Saturday was spent cleaning the house and yard. There were no complaints from Jack—he worked hard most of the day and kept asking how long until she would arrive. Jack had been dropping hints and asking her questions this whole last month, trying to determine her favorite foods. Mexican food (fish and chicken tacos, spanish rice, and a mexican ceasar salad were on the menu) was for dinner, and apple pie for dessert.

About an hour before her designated arrival time, the phone rang. Ms. Cusenza was on the other line, and indicated that her boyfriend had been in a bicycle accident, and just arrived home from the hospital with a broken collarbone and bruises all over. "I don't think he'll be joining me" she said.

Shocked, I replied "Do you want to reschedule?" Given the circumstances, it would have been completely understandable if she did!

"Oh no" she said, "I know how much Jack has been looking forward to this, and I have too. I'll just come alone."

We spent a delightful evening, with the kids on (mostly) their best behavior. We did have a few humorous moments, largely due to Grant. As he sat down with his plate, he started singing "Beans, beans the magical fruit...the more you eat, the more you toot..." over and over again.

During dinner, Jack had a little toot, and immediately turned bright red and said "Excuse me". Grant piped up and said "It's the beans..." and then started singing his tune all over again.

Jack and Olivia each performed a mini-piano recital, with each song being met with enthusiastic clapping. A house tour was given, they played catch outside, there were fights over who was sitting where, they all wanted to sit by the guest of the evening!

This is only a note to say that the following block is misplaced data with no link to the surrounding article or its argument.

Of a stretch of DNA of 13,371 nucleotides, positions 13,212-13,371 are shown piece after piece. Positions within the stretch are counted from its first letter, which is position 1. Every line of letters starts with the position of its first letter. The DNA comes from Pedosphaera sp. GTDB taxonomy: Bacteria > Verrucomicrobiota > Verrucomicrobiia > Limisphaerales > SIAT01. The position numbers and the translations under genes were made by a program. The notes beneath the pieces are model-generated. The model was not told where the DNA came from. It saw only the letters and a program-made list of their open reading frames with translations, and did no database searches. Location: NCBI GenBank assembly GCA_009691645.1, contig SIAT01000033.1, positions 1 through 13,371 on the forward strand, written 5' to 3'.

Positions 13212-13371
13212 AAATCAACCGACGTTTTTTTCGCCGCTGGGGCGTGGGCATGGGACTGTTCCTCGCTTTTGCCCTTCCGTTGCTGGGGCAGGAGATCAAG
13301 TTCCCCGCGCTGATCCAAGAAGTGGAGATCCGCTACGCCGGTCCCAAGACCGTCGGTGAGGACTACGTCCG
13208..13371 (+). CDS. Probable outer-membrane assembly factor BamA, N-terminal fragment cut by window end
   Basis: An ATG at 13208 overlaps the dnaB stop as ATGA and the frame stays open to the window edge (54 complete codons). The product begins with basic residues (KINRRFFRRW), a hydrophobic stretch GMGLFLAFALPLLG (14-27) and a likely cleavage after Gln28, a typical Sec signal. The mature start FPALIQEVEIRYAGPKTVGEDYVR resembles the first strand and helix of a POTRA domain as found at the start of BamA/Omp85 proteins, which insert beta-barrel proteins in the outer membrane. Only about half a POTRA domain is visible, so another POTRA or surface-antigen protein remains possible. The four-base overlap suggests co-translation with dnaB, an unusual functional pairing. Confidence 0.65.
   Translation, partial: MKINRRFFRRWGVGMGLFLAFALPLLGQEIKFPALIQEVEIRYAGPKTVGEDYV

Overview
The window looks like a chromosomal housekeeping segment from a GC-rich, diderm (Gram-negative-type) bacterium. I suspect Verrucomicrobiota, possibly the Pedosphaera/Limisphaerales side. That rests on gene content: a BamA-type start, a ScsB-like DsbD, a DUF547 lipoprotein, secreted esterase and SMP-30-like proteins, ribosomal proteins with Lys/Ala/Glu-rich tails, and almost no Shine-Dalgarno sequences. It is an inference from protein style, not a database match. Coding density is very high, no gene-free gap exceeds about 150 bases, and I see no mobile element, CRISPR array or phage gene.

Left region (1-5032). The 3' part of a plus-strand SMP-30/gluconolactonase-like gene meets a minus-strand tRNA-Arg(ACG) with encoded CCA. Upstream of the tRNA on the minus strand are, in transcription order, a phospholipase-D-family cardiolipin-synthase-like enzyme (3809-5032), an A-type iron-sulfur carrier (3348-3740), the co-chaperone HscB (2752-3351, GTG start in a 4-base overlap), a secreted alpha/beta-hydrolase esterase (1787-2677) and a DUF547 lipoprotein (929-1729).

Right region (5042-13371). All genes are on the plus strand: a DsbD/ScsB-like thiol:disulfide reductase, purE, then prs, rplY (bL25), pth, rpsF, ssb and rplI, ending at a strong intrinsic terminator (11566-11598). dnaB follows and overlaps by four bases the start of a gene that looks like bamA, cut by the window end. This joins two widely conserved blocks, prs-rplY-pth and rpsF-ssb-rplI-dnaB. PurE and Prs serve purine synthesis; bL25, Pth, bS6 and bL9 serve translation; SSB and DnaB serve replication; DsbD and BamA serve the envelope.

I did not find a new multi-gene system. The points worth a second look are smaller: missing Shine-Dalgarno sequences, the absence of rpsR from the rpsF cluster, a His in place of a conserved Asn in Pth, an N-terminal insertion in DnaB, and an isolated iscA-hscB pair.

Tomorrow is her birthday, so we sang "Happy Birthday"
and let her blow out the candle on the pie.

She is one of those teachers that most kids never experience. A true once-in-a-lifetime influence. Jack adores her, and more importantly, has grown to love school this year. When it's time to come home, I'm met with "I wish I could stay at school" almost every day. He loves learning, pushes himself to do his very best, and adores this woman with whom he spends his week days.

It was a joy to spend the evening with her socially, and it was clear that she is just as much at ease with adults as she is with the children. Her maturity and wisdom far surpass her young years, and she is a gift to those she teaches. At the end of the night, she gave each of us a hug and thanked us profusely for inviting her into our home and family for the evening. There is little doubt in my mind that she will be in Jack's heart and mind forever. And I couldn't be happier!

Monday, October 19, 2009

From Dream to Reality

I have a tendency to bite off more than I can chew, in every aspect of my life. I over-volunteer, over-commit, and just over-do. It's a fact. It's who I am, and I don't expect to change any time soon.

Back in September, I volunteered to assist with the decorating committee for the school Walk-A-Thon, the biggest fundraiser of the year. When I met with the event chairperson, I was the only person who had signed up to assist with decorating. She told me the theme of the event—"Homecoming - Show your School Spirit", and mentioned that she would love to have a balloon arch as the main entrance to the walkers' path. My response? "Sure, that sounds great!" After all, how hard could it be?